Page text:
The Market Today

CPI Report Shows Nascent Signs of Peak for Goods Inflation, Still-Problematic Inflation

by Craig Dismuke, Dudley Carter


March CPI Inflation Shows Nascent Signs of Peak for Goods Inflation, Still-Problematic Inflation: Headline CPI rose 1.2% MoM in March as expected, bringing the YoY rate up from 7.9% to 8.5%.  Food prices rose another 1.0% bringing the YoY rate up to 8.8%, the highest since 1981.  Energy prices jumped 11.0% MoM, the largest monthly increase since 2005, bringing the YoY rate up to 32.1%. At the core level, however, prices only rose 0.3% MoM versus expectations for a 0.5% gain.  This brought the YoY rate up from 6.41% to 6.47%. Both headline and core inflation are now at their highest levels since 1982.  Digging into the core items, there were some categories showing less momentum in price gains, including core commodities, auto prices, medical drugs and equipment, recreation items, education and communication items, and other goods and services.  Core goods prices fell 0.4%, the first monthly decline in 13 months.  However, core services inflation rose 0.6%, its largest increase since 1990.  Owners equivalent rents remained firm, climbing another 0.43% MoM.  The components hardest-hit by the pandemic were mixed with airfare CPI up 10.7% MoM, lodging CPI up 3.3%, but used car prices down 3.8%.  All told, there is growing evidence that perhaps goods inflation has peaked which is certainly a positive development and may be the first indicator the Fed will not have to hike as aggressively as currently anticipated.  However, services inflation continues to ramp up and food and energy prices are likely squeezing many households.

Business Confidence Falls Again on Inflation Concerns: Small business sentiment dropped more than expected in March, down 2.5 points to 93.2.  The reading is the second-lowest since early 2016.  The net number of respondents expecting business conditions to improve fell to -49, the lowest level on records back to 1974.  Inflation continues to be the largest obstacle cited by small businesses with 31% of respondents saying it is the single largest obstacle, up another 5 points from February.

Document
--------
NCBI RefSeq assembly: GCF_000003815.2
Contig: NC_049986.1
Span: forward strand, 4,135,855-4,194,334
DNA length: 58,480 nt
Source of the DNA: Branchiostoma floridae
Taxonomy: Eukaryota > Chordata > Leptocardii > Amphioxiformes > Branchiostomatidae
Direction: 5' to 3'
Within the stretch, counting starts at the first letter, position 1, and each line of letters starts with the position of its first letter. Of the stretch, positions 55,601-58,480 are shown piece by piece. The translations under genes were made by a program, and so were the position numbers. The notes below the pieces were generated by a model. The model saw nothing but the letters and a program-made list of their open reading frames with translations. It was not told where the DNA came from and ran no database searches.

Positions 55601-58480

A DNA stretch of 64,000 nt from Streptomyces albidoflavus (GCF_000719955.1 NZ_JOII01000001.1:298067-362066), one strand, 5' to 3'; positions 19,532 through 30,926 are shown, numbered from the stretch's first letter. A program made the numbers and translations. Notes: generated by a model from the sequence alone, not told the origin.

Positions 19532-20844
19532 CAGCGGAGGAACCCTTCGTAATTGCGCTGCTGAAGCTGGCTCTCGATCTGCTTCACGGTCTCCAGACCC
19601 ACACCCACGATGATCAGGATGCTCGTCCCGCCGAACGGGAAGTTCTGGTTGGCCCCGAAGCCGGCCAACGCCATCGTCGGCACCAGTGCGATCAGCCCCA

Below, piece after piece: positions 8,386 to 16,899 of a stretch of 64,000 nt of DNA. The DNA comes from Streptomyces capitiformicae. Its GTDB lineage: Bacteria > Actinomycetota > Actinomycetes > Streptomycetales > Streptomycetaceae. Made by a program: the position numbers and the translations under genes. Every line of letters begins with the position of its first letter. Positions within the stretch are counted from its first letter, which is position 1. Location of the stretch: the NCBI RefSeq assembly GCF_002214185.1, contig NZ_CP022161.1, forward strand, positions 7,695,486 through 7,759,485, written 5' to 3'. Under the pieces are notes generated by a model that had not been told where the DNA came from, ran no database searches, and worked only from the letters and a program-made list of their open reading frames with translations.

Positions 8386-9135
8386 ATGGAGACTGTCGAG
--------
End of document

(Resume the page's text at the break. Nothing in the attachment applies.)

Fed Communications and Treasury Statement: Fed Governor Brainard is scheduled to speak at 11:10 a.m. CT followed by Richmond Bank President Barkin (NV) at 6:00 p.m. Treasury will also release its March monthly budget statement at 1:00 p.m.


Fed’s Evans Open To 50bps in May, Neutral by Year-End: Chicago Fed President Evans, a consistent dove, said the Fed’s main objective is to move its target rate range towards neutral “expeditiously” as it seeks to pull inflation back down from historically fast rates. He currently is forecasting for the fed funds rate to reach a neutral setting early in 2023, but also noted that, “If we accelerated that so that we were there in December, that would be okay too.” “I think the optionality of not going too far too quickly is important,” Evans said, adding that officials should have a better feel by the end of the year for whether there is “some rollover in the inflation data.” Answering a question specifically related to the meeting in May, he said “50 [bps] is obviously worthy of consideration, perhaps it’s highly likely, even.”